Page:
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What a low-paying job can do for your career

jarden corp, rye NY, NYSE MAG 6-12-13jarden corp, rye NY, NYSE MAG 6-12-13
James E. Lillie, CEO of JardenMike McGregor

The Fortune 500 Insider Network is our newest online community where top executives from the Fortune 500 share ideas and offer leadership advice with Fortune’s global audience. James E. Lillie, CEO of Jarden, has answered the question: Looking back, what advice would you give your younger self about career development?

When I graduated college, my father encouraged me to take the job that would give me the experience I wanted while providing me with the best foundation for growth, even though it paid less than a rival opportunity. He noted that any pay was a step up from being a lifeguard and living at home, so really, there wasn’t too much to complain about.

The right first step, even at a short-term economic loss, helped give me the proper foundation for accelerated career growth later on. I needed to frame these early career decisions much like I frame investments in our business today. It’s about long-term value maximization, and not surprisingly, this often requires a little sacrifice and investment up front.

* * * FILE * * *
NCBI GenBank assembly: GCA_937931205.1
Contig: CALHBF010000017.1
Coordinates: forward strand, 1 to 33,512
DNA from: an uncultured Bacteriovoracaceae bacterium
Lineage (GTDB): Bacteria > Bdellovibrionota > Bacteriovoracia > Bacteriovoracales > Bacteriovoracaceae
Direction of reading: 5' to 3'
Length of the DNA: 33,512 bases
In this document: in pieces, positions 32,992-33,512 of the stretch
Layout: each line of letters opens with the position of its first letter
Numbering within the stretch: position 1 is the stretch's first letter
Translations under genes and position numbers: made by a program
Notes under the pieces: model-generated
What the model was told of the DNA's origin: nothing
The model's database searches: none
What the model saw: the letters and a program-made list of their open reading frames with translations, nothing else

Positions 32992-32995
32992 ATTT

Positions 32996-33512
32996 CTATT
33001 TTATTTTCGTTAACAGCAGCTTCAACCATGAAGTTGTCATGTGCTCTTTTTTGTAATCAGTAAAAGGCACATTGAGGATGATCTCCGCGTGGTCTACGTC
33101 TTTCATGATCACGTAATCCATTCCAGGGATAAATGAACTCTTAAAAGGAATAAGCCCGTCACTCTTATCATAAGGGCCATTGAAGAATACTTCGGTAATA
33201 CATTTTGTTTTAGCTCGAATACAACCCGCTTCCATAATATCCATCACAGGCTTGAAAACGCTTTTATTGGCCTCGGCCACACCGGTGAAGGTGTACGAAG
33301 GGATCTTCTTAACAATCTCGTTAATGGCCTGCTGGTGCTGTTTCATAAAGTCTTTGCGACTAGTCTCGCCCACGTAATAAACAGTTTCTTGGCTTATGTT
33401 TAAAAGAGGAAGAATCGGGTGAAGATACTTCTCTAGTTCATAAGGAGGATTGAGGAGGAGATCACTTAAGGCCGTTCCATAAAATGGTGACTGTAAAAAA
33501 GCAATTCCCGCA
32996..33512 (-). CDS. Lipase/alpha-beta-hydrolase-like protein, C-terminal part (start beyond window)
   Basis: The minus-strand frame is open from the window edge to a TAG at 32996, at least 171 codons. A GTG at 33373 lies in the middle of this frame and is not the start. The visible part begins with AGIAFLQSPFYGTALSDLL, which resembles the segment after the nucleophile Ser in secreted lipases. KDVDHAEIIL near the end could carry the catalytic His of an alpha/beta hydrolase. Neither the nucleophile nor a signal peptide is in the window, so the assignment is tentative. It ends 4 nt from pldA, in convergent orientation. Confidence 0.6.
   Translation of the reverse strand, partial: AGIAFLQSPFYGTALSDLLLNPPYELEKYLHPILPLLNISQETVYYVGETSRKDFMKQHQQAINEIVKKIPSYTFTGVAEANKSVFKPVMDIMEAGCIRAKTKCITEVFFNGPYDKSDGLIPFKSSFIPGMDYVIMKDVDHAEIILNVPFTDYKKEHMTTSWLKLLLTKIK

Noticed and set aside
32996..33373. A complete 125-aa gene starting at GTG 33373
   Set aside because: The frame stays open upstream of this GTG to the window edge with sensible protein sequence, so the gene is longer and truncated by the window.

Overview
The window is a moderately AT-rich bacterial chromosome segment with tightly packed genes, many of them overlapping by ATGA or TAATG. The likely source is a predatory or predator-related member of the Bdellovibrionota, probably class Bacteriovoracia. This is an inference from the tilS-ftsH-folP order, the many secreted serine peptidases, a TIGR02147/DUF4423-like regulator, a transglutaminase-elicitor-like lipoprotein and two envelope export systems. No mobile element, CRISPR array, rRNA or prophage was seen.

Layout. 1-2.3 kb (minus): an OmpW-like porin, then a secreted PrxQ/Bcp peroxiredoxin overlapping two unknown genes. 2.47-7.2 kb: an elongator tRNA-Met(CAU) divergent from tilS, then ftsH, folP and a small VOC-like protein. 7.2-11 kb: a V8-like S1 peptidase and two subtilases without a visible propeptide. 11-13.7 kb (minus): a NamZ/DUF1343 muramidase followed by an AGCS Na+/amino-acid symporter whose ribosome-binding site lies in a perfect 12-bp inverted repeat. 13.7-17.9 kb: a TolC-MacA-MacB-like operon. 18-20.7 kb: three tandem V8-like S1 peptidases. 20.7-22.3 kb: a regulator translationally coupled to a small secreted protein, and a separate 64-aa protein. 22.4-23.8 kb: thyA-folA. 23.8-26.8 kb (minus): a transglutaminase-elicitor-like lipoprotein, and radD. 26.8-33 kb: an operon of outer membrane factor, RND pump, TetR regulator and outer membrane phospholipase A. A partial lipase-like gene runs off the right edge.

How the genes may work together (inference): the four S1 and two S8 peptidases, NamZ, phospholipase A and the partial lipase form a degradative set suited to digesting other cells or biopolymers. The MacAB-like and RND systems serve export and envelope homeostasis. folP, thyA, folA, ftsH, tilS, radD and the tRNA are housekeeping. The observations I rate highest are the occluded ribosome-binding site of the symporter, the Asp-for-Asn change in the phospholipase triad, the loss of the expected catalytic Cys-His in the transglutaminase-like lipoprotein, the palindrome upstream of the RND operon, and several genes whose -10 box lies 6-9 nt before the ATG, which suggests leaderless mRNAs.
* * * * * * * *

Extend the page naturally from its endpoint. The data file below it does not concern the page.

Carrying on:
See also: Here’s what you can do now to have a more successful career

It’s not a single move, but rather a game of chess. There’s no next move if the current play isn’t executed properly. While ambition is a helpful motivator, career progression results from performance and delivery in your current role — it’s earned more than it’s planned for. In fact, 90% of the weight here should be on delivering, while 10% should be on considering the next move and opportunity.

Delivering well has obvious markers — such as meeting deadlines or giving a correct valuation — but seeking feedback and acting on it are also important parts of developing professionally. If you’re fortunate enough to receive candid, real-time feedback from talented professionals, translating this into action is a key driver for accelerating both hard and soft skill development.

The reality is that next opportunity might be even better, though different, from what you planned, and in my experience, that’s been just fine. I was fortunate to make some early sacrifices in my career to reap the benefits of working in challenging environments with strong professionals who accelerated my own career development. To date, the positive net present value on that initial investment and the path it has led to has certainly been fulfilling and rewarding. Don’t be afraid to invest in yourself. You have a long horizon.